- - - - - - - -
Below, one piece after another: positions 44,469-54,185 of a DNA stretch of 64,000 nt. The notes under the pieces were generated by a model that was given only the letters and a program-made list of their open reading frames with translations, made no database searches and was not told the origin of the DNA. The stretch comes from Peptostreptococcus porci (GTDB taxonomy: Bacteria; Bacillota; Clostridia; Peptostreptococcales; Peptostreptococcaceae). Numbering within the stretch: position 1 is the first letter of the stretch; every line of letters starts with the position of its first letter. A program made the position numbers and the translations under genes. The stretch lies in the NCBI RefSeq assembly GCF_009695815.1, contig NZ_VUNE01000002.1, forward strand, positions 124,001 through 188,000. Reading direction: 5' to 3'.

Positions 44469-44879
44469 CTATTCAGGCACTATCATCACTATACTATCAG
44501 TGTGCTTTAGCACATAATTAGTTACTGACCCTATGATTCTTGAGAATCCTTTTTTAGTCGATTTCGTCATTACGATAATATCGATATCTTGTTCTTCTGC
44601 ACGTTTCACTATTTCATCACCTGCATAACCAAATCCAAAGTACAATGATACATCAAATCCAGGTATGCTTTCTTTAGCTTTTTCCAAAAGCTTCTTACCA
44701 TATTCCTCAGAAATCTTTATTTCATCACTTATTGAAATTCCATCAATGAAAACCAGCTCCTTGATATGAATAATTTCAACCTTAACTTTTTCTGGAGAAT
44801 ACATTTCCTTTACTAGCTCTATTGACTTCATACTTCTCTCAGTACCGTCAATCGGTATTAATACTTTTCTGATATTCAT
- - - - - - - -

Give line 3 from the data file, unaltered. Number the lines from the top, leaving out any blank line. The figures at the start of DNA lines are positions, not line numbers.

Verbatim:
44469 CTATTCAGGCACTATCATCACTATACTATCAG